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Uber to buy remaining stake in online grocer Cornershop

An Uber Eats delivery courier closes a delivery backpack after collecting a take-out order in Tokyo, Japan.
An Uber Eats delivery courier closes a delivery backpack after collecting a take-out order in Tokyo, Japan.Kiyoshi Ota/Bloomberg

(Bloomberg) -- Uber has agreed to buy the remaining 47 percent stake in Chile’s online grocer Cornershop it doesn’t already own for about $1.4 billion in shares.

Uber first took a majority stake in Cornershop, the largest home delivery platform in Mexico and Chile, in 2019 in a bid to extend its geographic reach and bolster profits by bundling food delivery with rides.

The all-stock deal will see Uber exchange 29 million shares, including about 4 million shares for outstanding stock options, according to a securities filing Monday. Uber shares closed at $49.70 Friday, valuing the transaction at about $1.4 billion. The shares were down 2.7 percent Monday morning in New York.

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Founded in 2015, Cornershop has a key foothold in Latin America and Canada. Uber secured regulatory approval for the deal from Chile last May and most recently in Mexico in December. Cornershop’s financial results are already included in Uber’s so there is no change expected in Uber’s gross bookings, revenue or adjusted profit as a result. The purchase is expected to close in July.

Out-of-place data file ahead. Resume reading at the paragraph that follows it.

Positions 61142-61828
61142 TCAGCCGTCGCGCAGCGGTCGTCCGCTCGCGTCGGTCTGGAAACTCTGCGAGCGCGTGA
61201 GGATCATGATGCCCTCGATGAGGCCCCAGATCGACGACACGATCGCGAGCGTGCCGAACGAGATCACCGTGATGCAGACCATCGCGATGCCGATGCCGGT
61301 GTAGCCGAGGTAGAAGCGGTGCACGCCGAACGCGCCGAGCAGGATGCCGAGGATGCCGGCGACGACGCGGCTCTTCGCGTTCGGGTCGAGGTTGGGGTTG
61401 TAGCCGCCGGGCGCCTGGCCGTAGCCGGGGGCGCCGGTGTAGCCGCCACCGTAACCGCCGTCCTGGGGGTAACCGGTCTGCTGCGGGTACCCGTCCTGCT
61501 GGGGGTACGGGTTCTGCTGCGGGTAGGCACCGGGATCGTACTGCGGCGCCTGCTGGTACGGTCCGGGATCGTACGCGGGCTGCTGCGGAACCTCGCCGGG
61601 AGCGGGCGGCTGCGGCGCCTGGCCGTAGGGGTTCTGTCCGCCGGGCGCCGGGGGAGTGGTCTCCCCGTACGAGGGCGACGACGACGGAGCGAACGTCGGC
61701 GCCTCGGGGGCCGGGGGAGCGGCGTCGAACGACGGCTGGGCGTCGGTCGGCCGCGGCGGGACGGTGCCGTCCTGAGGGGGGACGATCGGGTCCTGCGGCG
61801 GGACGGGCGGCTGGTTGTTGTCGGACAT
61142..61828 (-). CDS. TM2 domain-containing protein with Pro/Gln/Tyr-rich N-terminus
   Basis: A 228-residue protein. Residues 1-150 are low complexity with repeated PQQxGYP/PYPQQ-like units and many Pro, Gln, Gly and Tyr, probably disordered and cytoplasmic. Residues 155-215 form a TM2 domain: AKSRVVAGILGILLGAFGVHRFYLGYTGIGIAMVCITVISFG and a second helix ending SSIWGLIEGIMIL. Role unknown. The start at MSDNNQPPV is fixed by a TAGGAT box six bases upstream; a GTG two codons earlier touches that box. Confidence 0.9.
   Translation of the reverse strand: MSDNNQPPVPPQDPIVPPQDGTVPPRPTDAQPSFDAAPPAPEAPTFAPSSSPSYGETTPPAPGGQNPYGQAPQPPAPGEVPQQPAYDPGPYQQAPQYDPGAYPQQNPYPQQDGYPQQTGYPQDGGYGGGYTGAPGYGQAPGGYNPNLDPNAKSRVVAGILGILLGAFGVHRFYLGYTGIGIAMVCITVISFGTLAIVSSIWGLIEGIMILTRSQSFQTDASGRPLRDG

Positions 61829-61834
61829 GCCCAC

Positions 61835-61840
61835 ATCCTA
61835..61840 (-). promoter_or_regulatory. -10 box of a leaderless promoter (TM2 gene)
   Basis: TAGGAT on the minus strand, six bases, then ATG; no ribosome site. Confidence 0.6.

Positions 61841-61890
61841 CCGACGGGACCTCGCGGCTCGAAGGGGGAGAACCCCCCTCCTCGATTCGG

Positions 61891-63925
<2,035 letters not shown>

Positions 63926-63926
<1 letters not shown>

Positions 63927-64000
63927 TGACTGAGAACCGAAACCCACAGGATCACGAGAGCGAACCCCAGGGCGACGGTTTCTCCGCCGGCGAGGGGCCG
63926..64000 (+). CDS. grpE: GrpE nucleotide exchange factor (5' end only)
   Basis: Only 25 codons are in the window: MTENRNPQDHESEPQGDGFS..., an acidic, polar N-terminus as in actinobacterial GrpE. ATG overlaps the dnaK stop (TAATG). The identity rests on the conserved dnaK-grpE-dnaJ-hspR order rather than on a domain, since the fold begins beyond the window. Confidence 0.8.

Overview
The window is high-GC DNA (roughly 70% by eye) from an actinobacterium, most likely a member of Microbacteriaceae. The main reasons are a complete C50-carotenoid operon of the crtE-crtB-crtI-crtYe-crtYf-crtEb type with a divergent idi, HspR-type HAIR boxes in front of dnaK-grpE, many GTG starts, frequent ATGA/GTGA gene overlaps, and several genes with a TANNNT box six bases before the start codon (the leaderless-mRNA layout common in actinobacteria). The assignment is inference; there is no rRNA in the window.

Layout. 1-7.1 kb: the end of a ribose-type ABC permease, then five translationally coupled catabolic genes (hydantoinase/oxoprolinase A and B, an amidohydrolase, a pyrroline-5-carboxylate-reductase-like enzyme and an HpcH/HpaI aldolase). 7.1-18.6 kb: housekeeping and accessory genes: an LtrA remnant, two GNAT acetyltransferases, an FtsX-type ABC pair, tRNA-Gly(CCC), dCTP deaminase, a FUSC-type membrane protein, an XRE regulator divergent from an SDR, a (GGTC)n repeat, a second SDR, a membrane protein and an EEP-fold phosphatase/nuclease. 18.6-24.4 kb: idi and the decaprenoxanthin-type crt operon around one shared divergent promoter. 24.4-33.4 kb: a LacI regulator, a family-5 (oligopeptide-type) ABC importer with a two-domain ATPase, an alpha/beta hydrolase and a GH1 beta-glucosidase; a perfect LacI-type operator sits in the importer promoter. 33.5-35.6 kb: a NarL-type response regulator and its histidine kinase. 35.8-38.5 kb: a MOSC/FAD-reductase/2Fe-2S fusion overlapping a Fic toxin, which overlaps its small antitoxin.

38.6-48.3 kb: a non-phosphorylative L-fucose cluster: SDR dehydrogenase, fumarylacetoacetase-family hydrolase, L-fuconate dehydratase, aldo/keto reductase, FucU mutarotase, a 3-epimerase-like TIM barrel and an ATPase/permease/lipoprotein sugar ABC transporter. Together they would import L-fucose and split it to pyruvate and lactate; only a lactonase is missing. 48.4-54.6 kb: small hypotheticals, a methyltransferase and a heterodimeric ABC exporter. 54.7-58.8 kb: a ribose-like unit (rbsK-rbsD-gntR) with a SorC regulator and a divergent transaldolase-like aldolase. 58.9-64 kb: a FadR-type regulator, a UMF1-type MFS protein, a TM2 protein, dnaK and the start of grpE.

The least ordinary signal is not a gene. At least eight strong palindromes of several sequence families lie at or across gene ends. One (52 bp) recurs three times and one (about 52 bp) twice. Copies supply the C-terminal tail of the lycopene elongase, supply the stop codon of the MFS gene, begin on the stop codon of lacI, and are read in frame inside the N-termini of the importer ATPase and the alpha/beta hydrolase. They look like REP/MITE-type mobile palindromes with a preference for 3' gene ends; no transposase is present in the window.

The coronavirus pandemic forced Uber to pivot into other lines of deliveries after ride-hailing bookings plummeted as people stayed home. The company bolstered its food delivery business with the $2.65 billion acquisition of Postmates last year and by adding groceries and other goods, including alcohol, by buying Drizly and its recent alliance with GoPuff.

Uber’s move is the latest sign the San Francisco-based company is intent on penetrating the fast-growing grocery delivery market, which is currently dominated by Walmart Inc. and Instacart Inc. Total U.S. online grocery sales reached $7 billion in May, more than triple pre-pandemic levels according to a survey by grocery consultancy Brick Meets Click and Mercatus.

In July, Instacart sued Cornershop, alleging the company stole intellectual property, including listings of inventory at grocery stores.

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